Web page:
The Wuhou District People’s Court in Chengdu, Sichuan’s capital, convicted Chen Yunfei, 49, for “picking quarrels and provoking trouble” and sentenced him to four years in prison, reported Human Rights Watch on 31 March 2017. The conviction of Chen Yunfei related to tweets critical of the Chinese government and his various performance art projects, including one in which Chen Yunfei called the police to report an “illegal gathering,” which turned out to be a government conference. Police had detained Chen Yunfei in March 2015, after he organized a memorial service for victims of the 1989 Tiananmen massacre. Chen has suffered a near 2 year long pre-trial detention and he was tortured twice for violating the rules of the detention center. One of the original charges against Chen – “inciting subversion of state power” – was dropped from the indictment in March 2016. Voice Project has an online petition.
The festival ran from 4-15 January 2017. Two performances – Singaporean danceer Ming Poon’s ‘Undressing Room’ and Canadian Thea Fitz-James’ ‘Naked Ldies’ – were cut by Infocomm Media Development Authority (IMDA), stating that the works have exceeded the R18 rating. Poon’s performance is a “one-to-one performance where the performer and an audience-participant execute a ritual of undressing each other in total silence” and is done in private, without an audience. Fitz-James’ performance is a “lecture about the history of the naked female body”, which the artist delivers in the nude. Festival organisers decided against compromising on the artistic integrity of these works and stay convinced that the performances made “deliberate attempts to distinguish nudity from sexual connotations”.
A Festival press realases says “Through history, the arts have demonstrated its power to open minds and hearts, to transform and heal, and to inspire – if not effect – real, valuable change. We stand resolutely for this, and despite the hurdles that can seem daunting and sometimes enervating, we are not backing down from doing what the Fringe Festival does best: challenge all that is taken for granted as intransigent, unwavering and unforgiving.”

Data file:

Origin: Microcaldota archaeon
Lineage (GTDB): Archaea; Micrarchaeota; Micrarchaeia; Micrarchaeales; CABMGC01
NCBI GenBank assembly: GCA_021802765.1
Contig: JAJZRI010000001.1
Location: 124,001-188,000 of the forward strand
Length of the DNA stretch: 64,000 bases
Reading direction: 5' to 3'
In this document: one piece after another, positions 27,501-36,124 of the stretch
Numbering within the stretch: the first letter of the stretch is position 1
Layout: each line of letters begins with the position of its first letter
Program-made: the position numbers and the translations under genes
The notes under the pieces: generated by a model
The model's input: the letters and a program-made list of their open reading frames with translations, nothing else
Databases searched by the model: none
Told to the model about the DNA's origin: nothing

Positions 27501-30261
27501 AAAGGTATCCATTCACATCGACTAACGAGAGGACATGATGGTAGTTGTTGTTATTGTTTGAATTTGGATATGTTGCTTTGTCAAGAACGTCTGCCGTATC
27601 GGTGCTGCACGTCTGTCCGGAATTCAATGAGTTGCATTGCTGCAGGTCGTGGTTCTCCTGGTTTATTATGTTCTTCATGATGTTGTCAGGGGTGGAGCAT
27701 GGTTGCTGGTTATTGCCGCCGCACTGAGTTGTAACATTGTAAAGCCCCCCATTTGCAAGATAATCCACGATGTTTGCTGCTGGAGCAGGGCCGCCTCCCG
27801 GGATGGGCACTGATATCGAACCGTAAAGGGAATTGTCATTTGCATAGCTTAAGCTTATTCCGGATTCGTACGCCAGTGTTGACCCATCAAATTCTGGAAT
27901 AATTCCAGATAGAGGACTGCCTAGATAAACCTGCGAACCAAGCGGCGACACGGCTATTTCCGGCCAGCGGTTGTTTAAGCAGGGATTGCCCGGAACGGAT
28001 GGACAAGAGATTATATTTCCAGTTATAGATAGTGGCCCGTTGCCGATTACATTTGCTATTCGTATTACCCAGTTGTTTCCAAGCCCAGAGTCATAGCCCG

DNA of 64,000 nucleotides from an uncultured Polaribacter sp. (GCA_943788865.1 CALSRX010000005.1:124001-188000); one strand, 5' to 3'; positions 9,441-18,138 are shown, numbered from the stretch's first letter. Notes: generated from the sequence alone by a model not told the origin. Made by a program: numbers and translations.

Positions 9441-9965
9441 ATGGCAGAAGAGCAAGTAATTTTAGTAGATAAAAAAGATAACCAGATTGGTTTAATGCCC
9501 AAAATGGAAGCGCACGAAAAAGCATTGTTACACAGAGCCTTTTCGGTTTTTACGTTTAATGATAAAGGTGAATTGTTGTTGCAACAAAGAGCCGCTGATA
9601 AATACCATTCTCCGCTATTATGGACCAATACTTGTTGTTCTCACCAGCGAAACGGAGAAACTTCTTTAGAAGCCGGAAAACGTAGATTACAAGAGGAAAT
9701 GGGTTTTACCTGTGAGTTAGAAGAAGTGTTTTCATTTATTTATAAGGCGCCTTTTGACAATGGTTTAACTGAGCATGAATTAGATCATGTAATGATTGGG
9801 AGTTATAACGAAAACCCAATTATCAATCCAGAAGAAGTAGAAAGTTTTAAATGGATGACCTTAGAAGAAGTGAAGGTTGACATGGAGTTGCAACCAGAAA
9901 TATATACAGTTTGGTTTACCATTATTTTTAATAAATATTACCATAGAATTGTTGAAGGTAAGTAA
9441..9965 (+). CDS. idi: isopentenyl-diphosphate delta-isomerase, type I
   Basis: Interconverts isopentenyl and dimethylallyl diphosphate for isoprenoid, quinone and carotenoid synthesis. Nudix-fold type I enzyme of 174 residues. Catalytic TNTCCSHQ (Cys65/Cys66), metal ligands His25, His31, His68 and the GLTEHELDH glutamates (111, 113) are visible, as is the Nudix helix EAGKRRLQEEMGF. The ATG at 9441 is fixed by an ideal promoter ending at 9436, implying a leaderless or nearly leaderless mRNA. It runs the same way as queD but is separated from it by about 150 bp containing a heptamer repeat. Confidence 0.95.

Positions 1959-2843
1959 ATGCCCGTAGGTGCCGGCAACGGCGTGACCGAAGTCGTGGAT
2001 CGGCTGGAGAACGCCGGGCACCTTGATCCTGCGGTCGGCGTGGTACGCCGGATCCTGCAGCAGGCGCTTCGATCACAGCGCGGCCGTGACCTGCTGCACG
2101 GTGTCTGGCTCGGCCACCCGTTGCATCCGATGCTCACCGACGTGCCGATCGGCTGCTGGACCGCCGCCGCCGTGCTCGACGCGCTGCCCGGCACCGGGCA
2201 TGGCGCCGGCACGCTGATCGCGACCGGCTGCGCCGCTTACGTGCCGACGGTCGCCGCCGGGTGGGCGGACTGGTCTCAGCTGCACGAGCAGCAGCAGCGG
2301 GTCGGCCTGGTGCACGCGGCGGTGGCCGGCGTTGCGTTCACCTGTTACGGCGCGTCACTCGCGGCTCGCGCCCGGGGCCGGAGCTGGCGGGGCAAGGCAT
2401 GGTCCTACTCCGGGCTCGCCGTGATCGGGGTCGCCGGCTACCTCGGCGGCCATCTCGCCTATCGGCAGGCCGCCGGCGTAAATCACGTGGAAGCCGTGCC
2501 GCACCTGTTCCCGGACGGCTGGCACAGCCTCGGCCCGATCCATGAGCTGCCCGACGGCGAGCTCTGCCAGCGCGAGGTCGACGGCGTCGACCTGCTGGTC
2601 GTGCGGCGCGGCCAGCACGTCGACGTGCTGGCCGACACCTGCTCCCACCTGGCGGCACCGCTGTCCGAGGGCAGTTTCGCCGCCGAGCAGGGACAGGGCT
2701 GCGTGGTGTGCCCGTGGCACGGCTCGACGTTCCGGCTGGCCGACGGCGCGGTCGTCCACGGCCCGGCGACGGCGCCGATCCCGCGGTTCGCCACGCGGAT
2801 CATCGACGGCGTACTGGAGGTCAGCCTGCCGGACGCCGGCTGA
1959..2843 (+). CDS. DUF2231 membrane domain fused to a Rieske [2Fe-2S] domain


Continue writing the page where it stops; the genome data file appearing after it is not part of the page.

The toolkit was prepared by Siyah Bant and Istanbul Bilgi University Human Rights Law Research Center and contains suggestions for Turkish artists and art institutions on how to pursue legal remedies when their right to artistic freedom is violated. The toolkit comprises two sections. The first part, “Legal Framework,” outlines the basic parameters of the freedom of expression in the arts as well as information about Turkish and international legislation regarding the freedom of artistic expression. The second part, “Practical Information and Recommendations,” contains sample cases adapted from actual stories of censorship, and roadmaps that artists and arts institutions can follow when they encounter repression of their rights to freedom of expression.
A digital copy of the toolkit in Turkish is available for download at the website of Siyah Bant.
The Wagner opera “Tannhauser”, which was updated for a contemporary audience by director Timofei Kulyabin, was premiered in December 2014. The Novosibirsk Orthodox Diocese has called on the Federal Security Service, Prosecutor General and Investigative Committee to conduct an objective investigation into the activities of anyone connected with the “Tannhauser” production. End of March, Boris Mezdrich, the director of the Novosibirsk Opera and Ballet Theater has been fired by Minister of Culture Vladimir Medinsky. The minister appointed the director general of St. Petersburg’s Mikhailovsky Theatrer, Vladimir Kekhman, as the new director.
Many theaters from across the nation have sent their letters to Novosibirsk law enforcement agencies and officials, voicing support for the production. The independent Teatr.doc, raided by police in December last year (and luckily celebrating a house warming party at their new address at Razgulyay Sqare in February) organized a solidarity action for “Freedom of creativity” on April 5th in Moscow.
The Special Rapporteur in the field of cultural rights, Farida Shaheed, on her visit to Viet Nam (18 – 29 November 2013), is now available at the UN HR site under the symbol number (A/HRC/28/57/Add.1). Comments submitted from the Government of Viet Nam are also available, under the symbol number A/HRC/28/57/Add.2.
Special Rapporteur Farida Shaheed will present this report at the Human Rights Council on 11 March 2015, in Geneva.
Their solo theater performance “Bang La Merd” was premiered 2012, very well received and won several awards. Bang La Merd, ((“District of Violiation”) portrays the violation of rights in Thai society. After three years, the show returned on stage. Before the press preview, a military officer demanded for a written permission though there is no such law requiring a theatre company to do so. Since 20 January, every performance has been observed by three military officers who video- recorded the shows. The show received a lot of support from many media and parties, including human rights and political officers from the UN and the European Union. The hashtag #SupportThaiTheatre spread on social media, along with the sarcastic #ขออนุญาตรึยัง, meaning “did you get permission?” “Bang La Merd” will run until February 9.
Sources to follow: asiacorrespondent, bankogkpost 1, bankogkpost 2, B-Floor Theatre